Sleep & Our Immune System

Because of the COVID pandemic, there is a lot of conversation about how strong people’s immune systems are, and who may be “immune-compromised.” While that is important, what a lot of people ignore even during more normal times is the relationship between sleep and immunity.
One of the key elements in helping your immune system function well is sleep. Sleep is not just a way that we rest and heal emotionally from our day. It is also the time that our bodies produce white blood cells (T-cells) that help us respond to infections and also produce a protein (cytokines) that helps ameliorate inflammation. Consistent sleep also helps to regulate the release of hormones. 
Paying attention to our sleep habits and making them a priority, something that we consciously work on, can not only help you physically but can improve your mood and help you to be more resilient psychologically.

The key to sleeping better is to develop a consistent routine, something that I have blogged about before (https://dralisonblock.com/cognitive-behavioral-therapy) but bears repeating. Here are some reminders to think about:

– Keep the room that you sleep in dark. Our circadian rhythms react to light so even a small amount of light can disrupt your sleep. Think about your window treatments and whether they help or hurt your sleeping.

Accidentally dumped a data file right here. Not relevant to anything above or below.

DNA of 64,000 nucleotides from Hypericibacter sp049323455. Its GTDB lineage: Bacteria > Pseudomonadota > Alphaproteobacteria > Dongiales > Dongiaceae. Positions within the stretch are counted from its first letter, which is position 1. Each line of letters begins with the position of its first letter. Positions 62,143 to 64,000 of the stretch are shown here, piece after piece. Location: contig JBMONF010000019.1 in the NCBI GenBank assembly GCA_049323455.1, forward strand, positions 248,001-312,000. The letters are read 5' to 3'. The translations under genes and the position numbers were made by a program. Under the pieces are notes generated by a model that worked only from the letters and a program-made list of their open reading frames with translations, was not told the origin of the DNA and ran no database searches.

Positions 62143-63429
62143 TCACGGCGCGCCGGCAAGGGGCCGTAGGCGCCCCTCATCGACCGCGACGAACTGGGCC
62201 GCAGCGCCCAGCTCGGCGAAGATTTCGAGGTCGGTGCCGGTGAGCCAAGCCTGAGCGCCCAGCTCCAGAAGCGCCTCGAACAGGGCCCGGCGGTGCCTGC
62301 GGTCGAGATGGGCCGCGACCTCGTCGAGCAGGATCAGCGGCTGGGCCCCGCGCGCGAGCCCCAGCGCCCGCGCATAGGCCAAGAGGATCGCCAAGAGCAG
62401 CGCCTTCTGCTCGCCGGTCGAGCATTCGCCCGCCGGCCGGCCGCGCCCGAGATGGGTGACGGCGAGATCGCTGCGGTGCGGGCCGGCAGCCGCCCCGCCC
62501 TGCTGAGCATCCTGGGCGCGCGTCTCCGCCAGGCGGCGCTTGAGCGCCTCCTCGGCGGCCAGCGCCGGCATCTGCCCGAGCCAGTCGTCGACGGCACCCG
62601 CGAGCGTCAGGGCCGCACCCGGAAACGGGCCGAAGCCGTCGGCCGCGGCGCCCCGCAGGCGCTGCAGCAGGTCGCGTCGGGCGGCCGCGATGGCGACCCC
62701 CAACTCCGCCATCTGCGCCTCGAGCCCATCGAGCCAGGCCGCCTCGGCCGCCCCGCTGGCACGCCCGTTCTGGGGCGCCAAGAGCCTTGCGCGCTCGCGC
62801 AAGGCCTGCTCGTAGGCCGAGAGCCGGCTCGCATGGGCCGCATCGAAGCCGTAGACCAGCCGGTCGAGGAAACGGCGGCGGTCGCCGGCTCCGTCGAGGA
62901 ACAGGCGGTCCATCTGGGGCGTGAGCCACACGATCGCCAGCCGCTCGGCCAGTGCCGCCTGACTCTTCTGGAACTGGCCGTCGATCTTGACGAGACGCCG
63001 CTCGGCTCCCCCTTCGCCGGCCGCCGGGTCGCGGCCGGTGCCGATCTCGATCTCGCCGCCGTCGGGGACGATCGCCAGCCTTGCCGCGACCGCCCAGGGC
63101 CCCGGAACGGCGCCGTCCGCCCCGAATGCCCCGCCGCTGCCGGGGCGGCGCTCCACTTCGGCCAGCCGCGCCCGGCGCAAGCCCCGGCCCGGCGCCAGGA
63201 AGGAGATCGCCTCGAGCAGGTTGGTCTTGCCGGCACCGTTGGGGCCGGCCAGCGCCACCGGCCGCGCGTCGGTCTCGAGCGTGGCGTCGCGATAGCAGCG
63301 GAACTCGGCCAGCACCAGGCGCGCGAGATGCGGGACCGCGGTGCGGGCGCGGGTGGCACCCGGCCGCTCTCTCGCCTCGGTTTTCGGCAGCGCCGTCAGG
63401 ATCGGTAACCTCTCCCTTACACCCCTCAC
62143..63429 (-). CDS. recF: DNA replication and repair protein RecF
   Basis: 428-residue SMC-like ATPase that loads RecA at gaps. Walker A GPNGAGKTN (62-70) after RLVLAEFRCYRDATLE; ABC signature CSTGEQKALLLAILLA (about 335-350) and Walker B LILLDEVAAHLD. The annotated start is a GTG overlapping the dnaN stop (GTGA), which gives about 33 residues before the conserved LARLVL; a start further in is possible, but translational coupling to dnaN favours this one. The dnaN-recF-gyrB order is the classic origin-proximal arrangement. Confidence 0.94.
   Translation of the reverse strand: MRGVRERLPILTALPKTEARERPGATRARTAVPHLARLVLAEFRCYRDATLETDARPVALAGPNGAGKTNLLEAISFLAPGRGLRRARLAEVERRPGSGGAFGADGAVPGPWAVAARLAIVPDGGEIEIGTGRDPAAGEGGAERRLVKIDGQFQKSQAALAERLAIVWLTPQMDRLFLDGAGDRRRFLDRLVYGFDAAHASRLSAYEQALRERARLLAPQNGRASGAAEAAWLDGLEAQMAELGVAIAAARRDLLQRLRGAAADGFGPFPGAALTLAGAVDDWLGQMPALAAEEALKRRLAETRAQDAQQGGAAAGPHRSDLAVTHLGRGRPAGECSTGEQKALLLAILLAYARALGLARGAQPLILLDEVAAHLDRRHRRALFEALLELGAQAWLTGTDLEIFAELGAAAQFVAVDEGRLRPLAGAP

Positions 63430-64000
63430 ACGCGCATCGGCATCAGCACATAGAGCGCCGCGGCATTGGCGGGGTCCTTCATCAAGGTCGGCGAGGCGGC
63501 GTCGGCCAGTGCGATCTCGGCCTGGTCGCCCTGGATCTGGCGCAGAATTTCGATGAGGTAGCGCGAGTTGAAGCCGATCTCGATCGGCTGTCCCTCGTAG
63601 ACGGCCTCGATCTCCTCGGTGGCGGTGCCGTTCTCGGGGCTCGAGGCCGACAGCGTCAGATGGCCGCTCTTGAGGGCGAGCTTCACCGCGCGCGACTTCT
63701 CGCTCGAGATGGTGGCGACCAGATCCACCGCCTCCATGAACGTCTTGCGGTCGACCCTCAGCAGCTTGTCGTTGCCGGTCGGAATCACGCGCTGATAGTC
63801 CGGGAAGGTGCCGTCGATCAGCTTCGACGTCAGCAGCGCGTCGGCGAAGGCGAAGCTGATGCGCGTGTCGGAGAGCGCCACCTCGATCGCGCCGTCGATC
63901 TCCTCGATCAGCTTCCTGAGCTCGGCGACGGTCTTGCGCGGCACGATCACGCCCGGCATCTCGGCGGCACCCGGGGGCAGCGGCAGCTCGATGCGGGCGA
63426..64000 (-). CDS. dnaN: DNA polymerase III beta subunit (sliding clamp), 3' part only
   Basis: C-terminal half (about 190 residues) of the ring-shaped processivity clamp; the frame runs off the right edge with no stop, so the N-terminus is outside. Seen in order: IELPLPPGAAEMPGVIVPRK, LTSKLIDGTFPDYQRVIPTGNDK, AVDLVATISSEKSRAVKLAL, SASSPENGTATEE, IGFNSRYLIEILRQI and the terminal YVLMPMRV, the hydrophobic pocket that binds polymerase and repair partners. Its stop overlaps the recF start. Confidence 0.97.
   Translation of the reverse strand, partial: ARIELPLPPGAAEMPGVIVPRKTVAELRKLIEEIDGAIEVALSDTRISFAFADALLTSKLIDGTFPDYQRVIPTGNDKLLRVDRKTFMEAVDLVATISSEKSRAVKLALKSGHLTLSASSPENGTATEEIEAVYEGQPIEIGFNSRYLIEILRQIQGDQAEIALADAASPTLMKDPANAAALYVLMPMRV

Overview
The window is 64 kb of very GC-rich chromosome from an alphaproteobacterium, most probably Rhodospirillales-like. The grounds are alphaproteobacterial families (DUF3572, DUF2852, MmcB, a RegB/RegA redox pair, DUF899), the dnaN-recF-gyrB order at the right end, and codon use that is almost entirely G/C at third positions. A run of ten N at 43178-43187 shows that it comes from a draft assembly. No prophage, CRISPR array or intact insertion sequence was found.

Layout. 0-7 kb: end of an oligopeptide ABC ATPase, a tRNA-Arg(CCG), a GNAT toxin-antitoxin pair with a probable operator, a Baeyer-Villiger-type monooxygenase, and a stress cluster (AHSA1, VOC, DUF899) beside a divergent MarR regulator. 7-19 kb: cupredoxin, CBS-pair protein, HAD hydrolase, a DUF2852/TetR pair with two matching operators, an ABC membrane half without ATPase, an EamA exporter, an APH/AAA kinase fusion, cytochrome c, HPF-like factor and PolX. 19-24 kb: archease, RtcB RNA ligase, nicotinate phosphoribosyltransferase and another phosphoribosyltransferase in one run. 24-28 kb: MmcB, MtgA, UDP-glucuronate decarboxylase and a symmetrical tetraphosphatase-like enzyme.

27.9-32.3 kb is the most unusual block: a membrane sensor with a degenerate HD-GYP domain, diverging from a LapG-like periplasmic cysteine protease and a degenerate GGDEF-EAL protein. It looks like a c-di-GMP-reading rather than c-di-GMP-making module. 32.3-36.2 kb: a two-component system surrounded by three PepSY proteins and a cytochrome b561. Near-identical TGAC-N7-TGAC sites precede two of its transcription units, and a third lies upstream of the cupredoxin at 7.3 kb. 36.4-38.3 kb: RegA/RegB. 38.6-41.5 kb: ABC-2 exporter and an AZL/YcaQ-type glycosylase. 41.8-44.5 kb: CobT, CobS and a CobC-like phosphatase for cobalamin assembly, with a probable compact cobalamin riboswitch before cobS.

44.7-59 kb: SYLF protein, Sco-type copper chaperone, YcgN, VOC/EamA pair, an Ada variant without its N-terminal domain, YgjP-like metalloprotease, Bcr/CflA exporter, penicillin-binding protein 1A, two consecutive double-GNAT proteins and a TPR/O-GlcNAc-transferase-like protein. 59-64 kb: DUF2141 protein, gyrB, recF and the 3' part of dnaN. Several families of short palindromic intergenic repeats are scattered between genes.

– Most people sleep better in a cool room because our bodies naturally seek sleep when the temperatures are cooler at night. Program your thermostat so that your heat or air conditioning helps you remain cool at night.
– If you cannot control the noise in your home, think about a white noise machine or noise-canceling earplugs to aid in your sleeping.
– Avoid the blue light from computers, phones, and television for an hour before you want to go to sleep. You can use eyeglasses that reduce blue light or screen filters if you cannot stop watching before bedtime.
– It goes without saying that caffeine is the enemy of sleep. Avoid it after the early afternoon, even in decaffeinated drinks, tea, and chocolate.
– Don’t exercise right before bedtime. It raises your body temperature and heart rate and reduces the tendency to sleep. However, exercising earlier in the day is likely to improve your sleep.
– Meditation, mindfulness, and specialized breathing techniques can increase relaxation and lead to better sleep habits.
– Keeping a notebook and a pen on your night table will help you let go of those “to do’ thoughts that wake you up and prey on your sleep. Write them down and let them go until morning.
For many people, insomnia is a chronic issue, and for others, it is a periodic concern. Emotional stresses – family problems, financial worries, health issues, relationship concerns – can all affect your sleep.
Please reach out to me if you have chronic or periodic insomnia. There are many techniques that I can teach you that will help.
Call 732-933-1333 for an appointment to discuss.